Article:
Farmland to be abandoned to the sea

By David GreenTHOUSANDS of acres of low-lying farmland along the East Anglian coast are likely to be abandoned as the Environment Agency develops an “exit strategy” for sea wall maintenance.

By David Green

THOUSANDS of acres of low-lying farmland along the East Anglian coast are likely to be abandoned as the Environment Agency develops an “exit strategy” for sea wall maintenance.

The money saved will be focussed on defending priority areas - including people's homes, infrastructure and internationally-important nature reserves.

It is understood that the Environment Agency may withdraw from the maintenance of defences protecting more than 100 kilometres of the region's coastline between The Wash and south Essex over the next five to 10 years.

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Landowners will have the option of doing the work themselves, butmay find the cost of protecting low-value land uneconomic.

The “exit strategy” is being developed nationally, but East Anglia, the highest-spending region for sea defences, will pilot the policy.

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The Environment Agency pledged yesterday to fully consult landowners and all other people affected by the move, but said no compensation would be given because sea wall maintenance was not a statutory duty.

However, the Country Land and Business Association said compensation was essential, together with “meaningful” consultations.

Just under £19million is being spent on maintaining sea defences in the Anglian region this year along its 1,000 kilometres of coast and estuaries, while another £40m has been allocated for the replacement of old sea walls.

The Department for the Environment, Food and Rural Affairs has told the Environment Agency to review its sea wall maintenance policy to take account of increased coastal erosion, set to accelerate as a result of the sea level rise and more storms associated with global warming.

The department has made it clear there was likely to be enough funding in future only to protect homes and infrastructure and fulfil the UK duty to protect coastal nature reserves that have European designations.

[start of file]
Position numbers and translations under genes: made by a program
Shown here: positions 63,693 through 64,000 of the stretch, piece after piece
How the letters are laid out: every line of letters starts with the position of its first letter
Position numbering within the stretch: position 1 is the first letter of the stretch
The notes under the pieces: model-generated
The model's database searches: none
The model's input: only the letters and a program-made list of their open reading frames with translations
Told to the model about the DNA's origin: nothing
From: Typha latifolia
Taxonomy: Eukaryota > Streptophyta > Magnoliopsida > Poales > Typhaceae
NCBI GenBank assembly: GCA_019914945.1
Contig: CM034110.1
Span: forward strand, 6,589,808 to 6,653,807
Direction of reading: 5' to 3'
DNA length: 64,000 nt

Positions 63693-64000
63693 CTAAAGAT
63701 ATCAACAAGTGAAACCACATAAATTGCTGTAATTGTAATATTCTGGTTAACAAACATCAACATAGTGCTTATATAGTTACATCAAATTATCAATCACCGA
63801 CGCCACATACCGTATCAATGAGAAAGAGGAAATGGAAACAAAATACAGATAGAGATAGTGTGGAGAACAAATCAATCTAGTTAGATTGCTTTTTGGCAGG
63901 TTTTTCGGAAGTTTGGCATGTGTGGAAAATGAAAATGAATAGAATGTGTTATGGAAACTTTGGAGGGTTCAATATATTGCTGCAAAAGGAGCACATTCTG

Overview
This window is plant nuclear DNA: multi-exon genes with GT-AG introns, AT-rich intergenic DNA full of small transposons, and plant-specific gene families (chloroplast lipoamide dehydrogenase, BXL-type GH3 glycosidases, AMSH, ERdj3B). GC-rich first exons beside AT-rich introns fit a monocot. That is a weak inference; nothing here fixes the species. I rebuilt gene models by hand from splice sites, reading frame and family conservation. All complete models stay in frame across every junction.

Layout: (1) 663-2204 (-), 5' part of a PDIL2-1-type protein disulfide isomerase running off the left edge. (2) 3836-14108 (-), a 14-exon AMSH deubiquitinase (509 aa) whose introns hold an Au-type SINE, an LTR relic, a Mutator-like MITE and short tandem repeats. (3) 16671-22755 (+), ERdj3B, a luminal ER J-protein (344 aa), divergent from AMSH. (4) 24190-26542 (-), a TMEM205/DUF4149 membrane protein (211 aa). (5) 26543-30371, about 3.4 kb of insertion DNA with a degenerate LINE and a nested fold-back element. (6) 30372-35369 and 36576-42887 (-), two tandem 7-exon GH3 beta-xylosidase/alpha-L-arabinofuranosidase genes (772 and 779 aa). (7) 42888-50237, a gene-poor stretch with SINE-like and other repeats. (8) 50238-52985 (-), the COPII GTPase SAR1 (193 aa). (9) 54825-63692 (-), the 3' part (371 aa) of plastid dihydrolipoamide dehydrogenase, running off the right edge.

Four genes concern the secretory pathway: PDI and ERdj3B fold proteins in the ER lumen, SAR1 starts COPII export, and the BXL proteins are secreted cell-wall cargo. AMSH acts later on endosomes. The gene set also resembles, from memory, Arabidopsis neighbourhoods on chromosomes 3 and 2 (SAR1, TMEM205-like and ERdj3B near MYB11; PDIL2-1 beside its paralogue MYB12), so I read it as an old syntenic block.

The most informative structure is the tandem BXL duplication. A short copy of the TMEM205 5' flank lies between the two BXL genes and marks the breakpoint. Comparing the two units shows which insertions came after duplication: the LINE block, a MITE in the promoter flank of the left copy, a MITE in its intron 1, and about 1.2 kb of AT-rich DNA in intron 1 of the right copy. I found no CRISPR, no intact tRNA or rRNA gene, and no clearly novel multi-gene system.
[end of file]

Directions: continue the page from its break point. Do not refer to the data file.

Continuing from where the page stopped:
The Environment Agency has begun a review process that will result in a new cost-benefit analysis of sea wall maintenance.

Sea walls defending low-value farmland will be abandoned if the cost of maintaining them exceeds the value of the land being protected.

The first areas to come under scrutiny will be the Crouch and Roach estuaries in Essex.

Stephen Worrall, a member of the Environment Agency's national flood risk policy team, said some people expected sea walls to be maintained forever.

But with coastal erosion already accelerating and set to increase further under global warming forecasts, such a policy was not cost-effective.

“Budgets are tight and we have to look carefully at how we invest in these walls and identify where cost exceeds benefit. Some difficult decisions will have to be made,” he warned.

Mr Worrall said sea defence budgets had to be spent where they offered the most benefit, but there would be thorough consultations and a two-year buffer period before maintenance was withdrawn along any stretch.

Landowners would have the option of maintaining the wall themselves, selling the land or taking part in a managed retreat project, attracting annual payments under the Countryside Stewardship scheme.

The latter would involve building a new sea wall further inland in order to create inter-tidal wildlife habitat, an increasingly scarce resource.

Paul Long, East Anglian director of the Country Land and Business Association, said if the Environment Agency's maintenance of sea walls was to be withdrawn, then the process needed careful planning, a proper compensation system and “meaningful” consultations.

“If sea walls are allowed to fall down on their own, we are not going to get the environmental benefits being sought,” he added.

Members of the Environment Agency's Norfolk and Suffolk flood defence committee have also expressed concerns about the “exit strategy” and the public criticism it might attract.

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